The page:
CHEE-KB-THE-6. Solves single and multi-stage separation processes with non-ideal chemical mixtures.
CHEE-KB-HT-3. Solves problems involving convective heat transfer using appropriate correlations.     

Engineering Tools (CLO 5)

CHEE-TOO-4. Selects and applies appropriate software, models, and simulations.

Design (CLO 6-8)

CHEE-DE-1. Identifies problem, objectives and constraints including health and safety, environmental and societal issues and/or user needs.

CHEE-DE-2. Produces multiple potential solutions to meet functional specifications and compares solutions to select best concept.
CHEE-DE-3. Develops equipment, process or product design incorporating performance requirements and constraints such as quality, yield, reliability, economics, safety, and standards and codes as appropriate.
CHEE-DE-4.Creates and tests simulations, models, and/or prototypes at various points in design with complexity appropriate to design stage.

Impact of Engineering (CLO 7)

CHEE-IM-1. Assesses reliability, risk, regulatory compliance and safety and takes appropriate action to mitigate if issues identified.
CHEE-IM-2. Considers technical, financial, social, environmental, and legal factors, safety and sustainability issues when solving engineering problems.

Economics and project management (CLO 8)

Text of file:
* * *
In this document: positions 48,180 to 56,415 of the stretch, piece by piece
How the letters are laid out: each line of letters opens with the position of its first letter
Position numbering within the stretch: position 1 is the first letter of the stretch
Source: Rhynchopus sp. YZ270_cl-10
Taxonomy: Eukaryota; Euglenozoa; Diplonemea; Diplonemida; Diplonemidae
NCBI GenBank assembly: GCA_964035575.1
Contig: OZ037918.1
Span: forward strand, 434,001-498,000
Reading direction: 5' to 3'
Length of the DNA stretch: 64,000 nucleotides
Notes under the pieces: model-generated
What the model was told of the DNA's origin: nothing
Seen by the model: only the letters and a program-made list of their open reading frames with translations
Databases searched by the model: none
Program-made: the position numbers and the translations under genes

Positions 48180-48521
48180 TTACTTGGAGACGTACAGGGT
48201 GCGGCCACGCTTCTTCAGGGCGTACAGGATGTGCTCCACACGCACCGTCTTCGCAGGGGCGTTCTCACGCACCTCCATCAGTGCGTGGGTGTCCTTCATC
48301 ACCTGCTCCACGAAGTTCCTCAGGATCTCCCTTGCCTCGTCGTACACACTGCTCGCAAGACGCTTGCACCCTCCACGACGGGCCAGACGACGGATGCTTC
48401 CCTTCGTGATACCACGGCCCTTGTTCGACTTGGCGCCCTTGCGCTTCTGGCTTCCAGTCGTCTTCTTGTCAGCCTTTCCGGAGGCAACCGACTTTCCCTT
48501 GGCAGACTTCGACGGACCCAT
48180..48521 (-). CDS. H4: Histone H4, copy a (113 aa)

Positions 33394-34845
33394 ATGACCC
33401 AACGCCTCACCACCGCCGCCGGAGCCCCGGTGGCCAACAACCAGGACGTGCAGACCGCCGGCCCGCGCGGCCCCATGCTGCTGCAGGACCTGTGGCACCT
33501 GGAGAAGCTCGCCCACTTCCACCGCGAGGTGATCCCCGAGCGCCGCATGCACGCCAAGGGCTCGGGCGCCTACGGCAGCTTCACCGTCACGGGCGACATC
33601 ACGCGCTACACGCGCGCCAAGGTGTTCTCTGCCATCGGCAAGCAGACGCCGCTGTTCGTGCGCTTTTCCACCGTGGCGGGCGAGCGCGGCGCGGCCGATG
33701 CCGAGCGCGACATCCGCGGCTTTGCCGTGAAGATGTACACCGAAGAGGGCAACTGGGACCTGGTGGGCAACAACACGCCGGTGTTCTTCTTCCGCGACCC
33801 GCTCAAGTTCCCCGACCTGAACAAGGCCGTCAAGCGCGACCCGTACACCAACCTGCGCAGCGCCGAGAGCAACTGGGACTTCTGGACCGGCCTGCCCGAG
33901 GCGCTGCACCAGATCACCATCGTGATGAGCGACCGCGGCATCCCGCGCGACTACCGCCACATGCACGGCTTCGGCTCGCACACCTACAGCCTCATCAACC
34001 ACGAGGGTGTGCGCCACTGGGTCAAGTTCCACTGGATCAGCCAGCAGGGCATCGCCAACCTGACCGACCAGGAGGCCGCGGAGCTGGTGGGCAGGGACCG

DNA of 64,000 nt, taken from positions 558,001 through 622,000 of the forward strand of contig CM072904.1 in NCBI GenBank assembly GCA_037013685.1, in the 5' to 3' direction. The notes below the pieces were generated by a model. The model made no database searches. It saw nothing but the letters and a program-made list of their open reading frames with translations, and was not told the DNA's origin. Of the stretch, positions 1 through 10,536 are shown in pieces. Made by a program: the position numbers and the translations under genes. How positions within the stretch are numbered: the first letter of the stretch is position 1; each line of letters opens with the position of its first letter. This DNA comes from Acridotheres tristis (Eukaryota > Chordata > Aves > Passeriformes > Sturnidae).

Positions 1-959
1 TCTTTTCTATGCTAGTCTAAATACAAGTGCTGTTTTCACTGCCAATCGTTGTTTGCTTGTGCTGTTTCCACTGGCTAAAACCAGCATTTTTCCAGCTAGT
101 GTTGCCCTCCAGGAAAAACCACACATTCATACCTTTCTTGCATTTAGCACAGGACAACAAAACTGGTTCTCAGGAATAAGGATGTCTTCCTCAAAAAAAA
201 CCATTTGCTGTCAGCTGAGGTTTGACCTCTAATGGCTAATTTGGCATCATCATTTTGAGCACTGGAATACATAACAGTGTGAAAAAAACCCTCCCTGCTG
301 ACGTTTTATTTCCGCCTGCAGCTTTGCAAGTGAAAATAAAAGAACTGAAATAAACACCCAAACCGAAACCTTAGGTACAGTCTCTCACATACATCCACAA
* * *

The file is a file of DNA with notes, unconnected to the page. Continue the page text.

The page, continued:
CHEE-ECO-1. Applies economic considerations, such as capital and operating costs, to design processes. 

Individual and Team work (CLO 9)

CHEE-TEA-1. Contributes to team goal setting and participates equitably to all aspects of the group work
CHEE-TEA-3.Evaluates team effectiveness and plans for improvements. Applies principles of conflict management if applicable

Professionalism (CLO 6, 9)

CHEE-PRO-1. Demonstrates punctuality, timeliness, responsibility and appropriate communication etiquette.
CHEE-PRO-2. Provides accurate, comprehensive, objective technical opinions and recommendations.

Lifelong Learning (CLO 6)

CHEE-LL-1. Identifies and critically evaluates an appropriate range of information sources.

Relevance to the Program

This third year course is part of the engineering practice/design spine, which starts in first year and culminates in the fourth year capstone process design course. Being a third year-level course, the focus is on the development of competency in process design that is considered necessary to acquire proficiency at the graduating level. The course assumes knowledge of 2nd and 3rd year core courses, including engineering design and practice, fluid mechanics, heat and mass transfer and thermodynamics.

Course Structure and Activities

4 lecture hours + 1 two-hour workshop per week. Please refer to SOLUS for times and locations.


Recommended Textbook

  • Towler G. and Sinnott R., “Chemical Engineering Design: Principles and Economics of Plant and Process Design”, 2nd Edition, B-H, Elsevier

Additional Textbooks

  • Wankat P. C. (2017) “Separation Process Engineering”, Prentice Hall. E-book available from the Queen’s Library.
  • Serth R.W. (2007) “Process Heat Transfer – Principles and applications”, Academic Press. E-book available from the Queen’s Library.

Other Material

Students will be provided with appropriate online materials, as well as access to the Chemical Engineering Wiki page:

All course lecture slides, deliverables, assignments and tutorials will be posted through the on line learning management system (LMS). The LMS also serves as the official means of communication with the students.